Breathing Hope: A Public Health Mission Inspired by St. Anthony in San Antonio


Juan Roacho

1st Year MPH Epidemiology Candidate

On June 13, 1691, a group of Spanish explorers and missionaries traveled along a winding river and arrived in a vicinity mainly occupied by the Payaya people near the San Pedro Springs area, for which they named the river and Payaya settlement “San Antonio” after the feast day of St. Anthony of Padua (June 13th). Primarily considered the patron saint for recovering lost items, Saint Anthony (1195 - 1231) was an early 13th-century Portuguese Catholic priest who was born into a prosperous family yet devoted his entire life to acts of charity and benevolence towards the poor and the sick. This act of naming the settlement after Saint Anthony was a tribute to his saintly life and a symbol of hope for the prosperity and growth of the new community.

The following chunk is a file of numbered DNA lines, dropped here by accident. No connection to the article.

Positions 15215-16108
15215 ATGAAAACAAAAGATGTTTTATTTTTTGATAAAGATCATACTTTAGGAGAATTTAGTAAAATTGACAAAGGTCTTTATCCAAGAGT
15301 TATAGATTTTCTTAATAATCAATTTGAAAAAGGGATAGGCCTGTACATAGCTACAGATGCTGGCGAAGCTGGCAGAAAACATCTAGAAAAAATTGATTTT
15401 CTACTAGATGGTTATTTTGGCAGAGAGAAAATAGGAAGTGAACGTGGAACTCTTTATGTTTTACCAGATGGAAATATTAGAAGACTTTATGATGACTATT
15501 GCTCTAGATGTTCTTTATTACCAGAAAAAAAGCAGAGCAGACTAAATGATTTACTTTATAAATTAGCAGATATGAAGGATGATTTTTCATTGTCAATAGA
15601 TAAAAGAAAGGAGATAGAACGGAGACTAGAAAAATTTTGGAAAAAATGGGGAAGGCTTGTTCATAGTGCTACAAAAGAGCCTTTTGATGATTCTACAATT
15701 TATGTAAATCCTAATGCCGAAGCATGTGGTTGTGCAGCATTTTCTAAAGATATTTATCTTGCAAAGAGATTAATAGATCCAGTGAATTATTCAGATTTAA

As my colleagues and I prepare for our public health deployment to San Antonio in May, I take inspiration from St. Anthony’s altruistic acts and anticipate this experience with open eyes, minds, and hearts to effectively serve our communities in need. One of the aspects of this experience that I look forward to the most is learning about the extent of asthma across diverse communities, those that may face health disparities and discrimination daily. A second element of this experience that I look forward to is observing the current community effort from local leaders and organizations dedicated to improving asthma education for critical health workers. I am truly excited to work with the South Central Area Health Education Center (SCAHEC) to tackle these projects. May St. Anthony of Padua intercede for our entire cohort, the local community health partners, and the countless communities affected by this public health issue.